HC Deb 04 December 1995 vol 268 c11
11. Mrs. Clwyd

To ask the Secretary of State for Wales if he will make a statement on the incidence of breast cancer in Wales.[1866]

Mr. Richards

Breast cancer rates in Wales have for many years been higher than those in England, though I am pleased to say that overall mortality from the disease fell by nearly 10 per cent. in Wales between 1988 and 1994. International studies suggest that differences in the rates between countries and regions are due to a combination of social, environmental and genetic factors.

Mrs. Clwyd

That is not a sufficiently good explanation for the women in Wales who will die of breast cancer. We want to know why more women are dying of breast cancer in Wales than in England, Scotland and Northern Ireland, and why the disease is on the increase in Wales and on the decrease in the other parts of the United Kingdom. Does not the Minister realise that women are angry about the lottery of care and the quality of care, and because the Government appear not to care?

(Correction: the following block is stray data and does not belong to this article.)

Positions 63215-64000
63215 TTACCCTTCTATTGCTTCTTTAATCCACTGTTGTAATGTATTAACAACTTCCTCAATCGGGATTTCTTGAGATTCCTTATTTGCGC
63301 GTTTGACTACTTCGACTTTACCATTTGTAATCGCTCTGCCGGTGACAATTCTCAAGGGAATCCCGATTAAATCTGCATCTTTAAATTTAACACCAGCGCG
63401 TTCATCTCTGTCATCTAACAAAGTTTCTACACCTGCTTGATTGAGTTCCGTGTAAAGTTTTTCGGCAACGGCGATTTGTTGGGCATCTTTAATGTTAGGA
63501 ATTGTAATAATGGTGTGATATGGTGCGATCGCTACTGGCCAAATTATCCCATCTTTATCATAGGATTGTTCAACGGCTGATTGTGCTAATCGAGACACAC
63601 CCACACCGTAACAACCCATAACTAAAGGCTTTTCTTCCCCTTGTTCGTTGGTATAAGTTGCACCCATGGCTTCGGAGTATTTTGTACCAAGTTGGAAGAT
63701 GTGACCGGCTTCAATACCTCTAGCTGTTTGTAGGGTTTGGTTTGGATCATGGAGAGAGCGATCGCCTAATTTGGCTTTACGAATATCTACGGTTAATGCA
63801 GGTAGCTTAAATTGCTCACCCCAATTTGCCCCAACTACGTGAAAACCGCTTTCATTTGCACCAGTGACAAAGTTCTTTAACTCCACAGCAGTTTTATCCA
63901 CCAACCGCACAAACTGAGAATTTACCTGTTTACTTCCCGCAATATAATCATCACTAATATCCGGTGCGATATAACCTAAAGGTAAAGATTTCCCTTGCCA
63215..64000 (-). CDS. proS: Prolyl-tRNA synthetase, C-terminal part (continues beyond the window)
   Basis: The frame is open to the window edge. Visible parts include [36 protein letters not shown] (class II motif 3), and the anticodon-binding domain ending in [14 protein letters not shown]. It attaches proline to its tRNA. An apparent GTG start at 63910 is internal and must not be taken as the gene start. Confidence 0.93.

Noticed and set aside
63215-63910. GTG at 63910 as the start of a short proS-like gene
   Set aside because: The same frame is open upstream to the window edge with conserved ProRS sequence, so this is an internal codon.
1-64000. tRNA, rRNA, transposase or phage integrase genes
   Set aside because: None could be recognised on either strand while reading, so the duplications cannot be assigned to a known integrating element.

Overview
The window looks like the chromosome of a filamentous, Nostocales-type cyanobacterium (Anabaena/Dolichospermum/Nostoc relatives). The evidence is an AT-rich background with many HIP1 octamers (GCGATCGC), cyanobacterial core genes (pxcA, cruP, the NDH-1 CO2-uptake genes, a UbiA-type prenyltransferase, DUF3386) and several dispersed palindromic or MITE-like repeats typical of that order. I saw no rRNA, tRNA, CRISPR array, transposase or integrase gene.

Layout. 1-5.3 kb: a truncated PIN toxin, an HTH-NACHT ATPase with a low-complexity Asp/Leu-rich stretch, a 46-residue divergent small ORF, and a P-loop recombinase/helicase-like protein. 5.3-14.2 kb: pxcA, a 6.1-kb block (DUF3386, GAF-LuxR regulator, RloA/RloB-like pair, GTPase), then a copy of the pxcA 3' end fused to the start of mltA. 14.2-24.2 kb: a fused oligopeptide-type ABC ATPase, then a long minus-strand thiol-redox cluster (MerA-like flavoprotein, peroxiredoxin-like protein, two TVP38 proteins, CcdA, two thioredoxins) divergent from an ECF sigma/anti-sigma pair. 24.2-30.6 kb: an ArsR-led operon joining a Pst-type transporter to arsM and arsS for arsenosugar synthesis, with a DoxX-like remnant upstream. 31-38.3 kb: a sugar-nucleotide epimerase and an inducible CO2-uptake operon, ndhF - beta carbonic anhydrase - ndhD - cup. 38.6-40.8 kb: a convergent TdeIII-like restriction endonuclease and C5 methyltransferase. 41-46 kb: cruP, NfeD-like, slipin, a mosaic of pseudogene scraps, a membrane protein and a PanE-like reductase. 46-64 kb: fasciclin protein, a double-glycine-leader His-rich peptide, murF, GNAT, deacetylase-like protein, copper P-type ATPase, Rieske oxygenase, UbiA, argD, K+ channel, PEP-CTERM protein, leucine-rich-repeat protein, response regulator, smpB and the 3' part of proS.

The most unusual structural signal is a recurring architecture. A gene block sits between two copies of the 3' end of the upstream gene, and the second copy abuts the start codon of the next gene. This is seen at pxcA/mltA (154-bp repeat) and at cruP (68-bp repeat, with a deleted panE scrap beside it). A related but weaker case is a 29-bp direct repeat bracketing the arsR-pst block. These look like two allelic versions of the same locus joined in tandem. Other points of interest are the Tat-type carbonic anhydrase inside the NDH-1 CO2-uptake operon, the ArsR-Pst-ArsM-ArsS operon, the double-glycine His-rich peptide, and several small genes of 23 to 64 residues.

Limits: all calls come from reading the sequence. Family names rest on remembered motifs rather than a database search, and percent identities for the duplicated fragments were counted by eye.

Mr. Richards

Considerable research has been undertaken into the causes of the disease. It is unlikely that its increased incidence in Wales is being influenced by a new factor, undetected in previous studies. For that reason, we do not consider that research into incidence in particular areas would be of benefit. I remind the hon. Lady that the Government spent £3.8 million on breast cancer research in 1993-94. I am appalled that she should complain about the quality of care in our hospitals. That is an outrageous accusation.

Mr. Merchant

While I accept that the increased incidence of breast cancer in Wales is a serious problem that needs addressing, will my hon. Friend nevertheless confirm that it is recognised in the higher spending on health per capita in Wales, which also takes into account other additional health problems in Wales.

Mr. Richards

My hon. Friend is absolutely correct. We spend some 9 per cent. of GDP in Wales on health care. In addition to the £3:8 million that I quoted a moment ago, United Kingdom health departments are currently funding four studies into screening costing £5 million over five years. In 1992-93, health departments and the Government-funded Medical Research Council spent £21.5 million on cancer research.

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